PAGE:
European Commission approves plan to divert frozen Russian assets to Ukraine — Novaya Gazeta Europe
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European Commission approves plan to divert frozen Russian assets to Ukraine

European Commissioner for Justice Didier Reynders (R) and Prosecutor General of Ukraine Andriy Kostin hold a Freeze and Seize Task Force press conference in Brussels, 17 February 2023. Photo: OLIVIER HOSLET

European Commissioner for Justice Didier Reynders (R) and Prosecutor General of Ukraine Andriy Kostin hold a Freeze and Seize Task Force press conference in Brussels, 17 February 2023. Photo: OLIVIER HOSLET

EU member states have approved a plan to transfer frozen Russian assets directly to Ukraine, Czech Foreign Minister Jan Lipavský said on Tuesday.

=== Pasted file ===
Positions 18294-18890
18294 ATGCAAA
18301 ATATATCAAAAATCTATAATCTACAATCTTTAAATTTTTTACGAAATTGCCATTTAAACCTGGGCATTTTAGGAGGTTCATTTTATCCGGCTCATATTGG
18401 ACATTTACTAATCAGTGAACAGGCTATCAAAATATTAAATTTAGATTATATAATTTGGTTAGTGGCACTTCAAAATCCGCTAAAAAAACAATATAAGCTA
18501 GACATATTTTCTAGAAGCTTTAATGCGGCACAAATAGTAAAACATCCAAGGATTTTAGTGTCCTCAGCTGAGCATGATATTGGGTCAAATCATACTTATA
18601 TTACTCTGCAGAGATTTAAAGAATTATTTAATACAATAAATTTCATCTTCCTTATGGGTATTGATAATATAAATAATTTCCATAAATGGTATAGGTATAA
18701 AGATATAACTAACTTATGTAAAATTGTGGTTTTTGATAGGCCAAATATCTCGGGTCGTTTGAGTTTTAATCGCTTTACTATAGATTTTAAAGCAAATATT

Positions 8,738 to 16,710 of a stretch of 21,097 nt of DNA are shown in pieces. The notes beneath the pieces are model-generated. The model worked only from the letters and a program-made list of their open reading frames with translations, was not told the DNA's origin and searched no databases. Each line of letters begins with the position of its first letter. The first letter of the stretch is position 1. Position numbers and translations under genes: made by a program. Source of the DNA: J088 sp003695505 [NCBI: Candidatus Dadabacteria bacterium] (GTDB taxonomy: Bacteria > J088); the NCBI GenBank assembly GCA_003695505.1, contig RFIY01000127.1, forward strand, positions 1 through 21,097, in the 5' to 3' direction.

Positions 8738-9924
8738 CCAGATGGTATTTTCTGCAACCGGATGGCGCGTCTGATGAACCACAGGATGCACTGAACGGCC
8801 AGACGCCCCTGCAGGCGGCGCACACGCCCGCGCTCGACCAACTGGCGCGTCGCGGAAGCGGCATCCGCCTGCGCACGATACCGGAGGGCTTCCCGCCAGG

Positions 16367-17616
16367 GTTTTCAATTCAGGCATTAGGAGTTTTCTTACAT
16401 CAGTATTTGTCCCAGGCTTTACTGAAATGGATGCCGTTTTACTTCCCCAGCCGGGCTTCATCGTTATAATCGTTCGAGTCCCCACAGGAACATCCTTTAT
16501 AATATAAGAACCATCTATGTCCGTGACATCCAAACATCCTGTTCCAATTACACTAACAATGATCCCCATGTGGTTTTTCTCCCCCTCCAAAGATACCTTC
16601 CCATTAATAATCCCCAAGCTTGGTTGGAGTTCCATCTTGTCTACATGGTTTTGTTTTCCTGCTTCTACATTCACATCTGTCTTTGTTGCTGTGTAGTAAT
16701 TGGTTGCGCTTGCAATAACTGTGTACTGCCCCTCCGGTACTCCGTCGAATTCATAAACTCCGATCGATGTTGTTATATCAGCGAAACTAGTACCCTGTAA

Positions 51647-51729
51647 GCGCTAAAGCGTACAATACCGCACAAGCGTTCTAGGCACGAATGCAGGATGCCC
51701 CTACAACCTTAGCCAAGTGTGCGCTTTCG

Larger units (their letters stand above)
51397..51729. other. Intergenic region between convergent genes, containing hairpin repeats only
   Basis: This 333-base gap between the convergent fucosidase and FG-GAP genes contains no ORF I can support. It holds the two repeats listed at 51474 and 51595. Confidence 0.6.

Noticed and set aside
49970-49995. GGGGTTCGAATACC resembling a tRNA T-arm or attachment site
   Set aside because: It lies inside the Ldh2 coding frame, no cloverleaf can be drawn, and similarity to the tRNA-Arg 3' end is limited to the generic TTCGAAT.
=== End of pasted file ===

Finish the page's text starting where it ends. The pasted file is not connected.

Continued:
Lipavský said that, according to the plan, Ukraine could receive as much as €3 billion this year alone, 90% of which would go directly to the Ukrainian military. “Russia must pay for its war damages,” he said.

The European Commission approved diverting proceeds from Russian assets to Ukraine earlier in the year, and proposed starting payments as early as July, Bloomberg wrote in March.

Data from Russia’s Central Bank for 2022 showed that €289 worth of its foreign assets had been frozen due to sanctions, of which €88 billion were in Germany, €56 billion in France, and €12.8 billion in Austria.

“The proposal to channel Russian assets to Ukraine is a violation of the fundamentals of international law,” Kremlin spokesperson Dmitry Peskov said in March, before threatening the European Commission with legal action.

Novaya Europe previously reported on three possible scenarios for the transfer of Russian assets to Ukraine: the transfer of all frozen Russian state assets, the transfer of only the interest on those assets, or the transfer of the taxes Russia would have to pay on the interest from those assets.

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